# Tag Info

### Is there something behind non-commuting observables?

Observables don't commute if they can't be simultaneously diagonalized, i.e. if they don't share an eigenvector basis. If you look at this condition the right way, the resulting uncertainty principle ...
Accepted

### What's the deal with momentum in the infinite square well?

Is the momentum operator $P=-i\hbar \frac{\mathrm d}{\mathrm dx}$ symmetric when restricted to the compact interval of the well? Are there any subtleties in its definition, via its domain or similar, ...
Accepted

### Why do eigenvalues correspond to observable quantities?

Suppose we don't know quantum mechanics yet and we want to calculate the expecatation value of an observable $A$. Could be momentum, spin whatever. It is given by $$\mathbb E(A)=\sum_i a_i\,p(a_i)$$ ...
Accepted

### Why hermitian, after all?

Hermitian operators (or more correctly in the infinite dimensional case, self-adjoint operators) are used not because measurements must use real numbers, but rather because we almost always decide to ...
Accepted

### Is hermiticity a basis-dependent concept?

The relation $$\langle Ay | x \rangle = \langle y | A x \rangle \text{ for all } x \in \text{Domain of } A\tag1$$ makes no reference to any basis at all, so it is indeed basis-independent. In fact,...

### Must observables be Hermitian only because we want real eigenvalues, or is more to that?

At the simplest level it is because Hermitian, or more precisely self adjoint, operators have a complete set of eigenstates. The existence of a complete set is essential for the propability ...

### Heisenberg uncertainty principle in daily life

If by "daily life" you mean things we experience on a day to day basis at the macroscopic level (as opposed to the microscopic level), while the principle applies it does so insignificantly. The ...
Accepted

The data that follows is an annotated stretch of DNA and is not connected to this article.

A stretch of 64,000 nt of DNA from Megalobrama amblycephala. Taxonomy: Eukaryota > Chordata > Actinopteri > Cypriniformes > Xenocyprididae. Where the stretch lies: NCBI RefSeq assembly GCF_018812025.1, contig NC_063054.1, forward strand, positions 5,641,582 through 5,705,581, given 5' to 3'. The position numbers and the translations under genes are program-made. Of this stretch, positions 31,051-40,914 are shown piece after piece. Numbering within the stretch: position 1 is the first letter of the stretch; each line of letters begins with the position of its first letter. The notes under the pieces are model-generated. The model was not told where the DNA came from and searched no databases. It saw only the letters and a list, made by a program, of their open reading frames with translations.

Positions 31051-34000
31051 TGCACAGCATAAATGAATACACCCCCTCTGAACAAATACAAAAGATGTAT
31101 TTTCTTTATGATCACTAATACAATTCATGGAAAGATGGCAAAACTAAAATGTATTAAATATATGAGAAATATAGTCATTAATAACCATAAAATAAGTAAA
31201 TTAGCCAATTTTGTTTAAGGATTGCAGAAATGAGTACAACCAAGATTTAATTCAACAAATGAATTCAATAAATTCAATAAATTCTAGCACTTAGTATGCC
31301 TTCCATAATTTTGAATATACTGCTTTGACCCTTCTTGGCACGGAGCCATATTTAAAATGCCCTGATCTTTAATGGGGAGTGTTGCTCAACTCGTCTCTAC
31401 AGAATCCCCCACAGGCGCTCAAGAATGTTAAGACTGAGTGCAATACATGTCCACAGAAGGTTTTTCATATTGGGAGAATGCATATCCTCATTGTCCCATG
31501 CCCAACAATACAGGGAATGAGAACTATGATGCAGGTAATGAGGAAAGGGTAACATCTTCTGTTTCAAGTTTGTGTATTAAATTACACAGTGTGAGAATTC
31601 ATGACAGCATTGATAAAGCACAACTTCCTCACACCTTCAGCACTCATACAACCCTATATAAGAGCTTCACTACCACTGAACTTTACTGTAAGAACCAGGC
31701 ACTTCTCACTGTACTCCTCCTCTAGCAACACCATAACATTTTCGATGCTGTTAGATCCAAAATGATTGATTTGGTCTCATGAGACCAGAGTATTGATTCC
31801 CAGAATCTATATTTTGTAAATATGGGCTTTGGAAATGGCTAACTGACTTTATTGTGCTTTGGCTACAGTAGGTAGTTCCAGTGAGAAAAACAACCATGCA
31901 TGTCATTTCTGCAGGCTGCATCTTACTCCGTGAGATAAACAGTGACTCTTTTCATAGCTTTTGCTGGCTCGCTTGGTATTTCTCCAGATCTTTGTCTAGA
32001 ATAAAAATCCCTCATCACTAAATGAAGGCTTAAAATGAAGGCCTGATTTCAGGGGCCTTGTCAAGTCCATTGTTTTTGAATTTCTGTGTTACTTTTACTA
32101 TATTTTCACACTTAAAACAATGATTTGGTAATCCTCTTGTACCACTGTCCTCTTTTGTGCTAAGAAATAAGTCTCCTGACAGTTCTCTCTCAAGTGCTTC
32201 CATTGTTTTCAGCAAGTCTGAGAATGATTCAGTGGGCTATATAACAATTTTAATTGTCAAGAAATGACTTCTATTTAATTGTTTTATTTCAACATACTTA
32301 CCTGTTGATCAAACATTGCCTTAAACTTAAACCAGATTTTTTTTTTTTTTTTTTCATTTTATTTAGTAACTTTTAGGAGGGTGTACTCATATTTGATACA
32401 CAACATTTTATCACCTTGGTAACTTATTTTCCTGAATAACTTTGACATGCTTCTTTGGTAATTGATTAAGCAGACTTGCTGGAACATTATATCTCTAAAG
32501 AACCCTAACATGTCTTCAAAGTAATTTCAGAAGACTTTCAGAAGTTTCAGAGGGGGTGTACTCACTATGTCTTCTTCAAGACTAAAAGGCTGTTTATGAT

### Not all self-adjoint operators are observables?

The appendix of Mackey talks about superselection rules, and indeed superselection is the phenomenon where there are self-adjoint operators that are not observables. Whether this is obvious or not ...
Accepted

### Are eigenstates of the position operator continuous?

This is a good question, and the answer depends on how mathematically watertight we want to be. In the standard physicist's presentation of quantum mechanics, we start with a Hilbert space $\mathcal H$...
Accepted

### Why does the expectation value in quantum mechanics correspond to the classically measured value?

In general, there is no such thing as a "classically measured position" for a generic quantum system/state. Some situations are simply not well-modeled by classical physics, and Ehrenfest's ...

### Why do we choose the Dirac delta function as the eigenstate of position operator?

In elementary treatments, wavefunctions are sometimes described as $\mathbb C$-valued functions which are square-integrable, i.e. $$\int_\mathbb R |\psi(x)|^2 \mathrm dx < \infty$$ This is almost ...

### Definition of four-velocity: why define it with proper time of the object?

$dx^\mu$ is covariant and $d\tau$ is invariant. So $dx^\mu/d\tau$ is manifestly covariant while $dx^\mu/dt$ is not. Covariant quantities are of interest because the laws of physics are covariant. So ...

### Not all self-adjoint operators are observables?

In general, for physical reasons not all self-adjoint operators are observables. I will discuss the problem at the level of von Neumann algebras that are (perhaps unawares) more familiar to physicists....
Accepted

### Why does the Heisenberg uncertainty principle apply to particles?

I understand your confusion. It is due to an old-fashioned way of introducing Uncertainty relations based on wave formalism, dating back to Heisenberg, but probably quite misleading. Quantum mechanics ...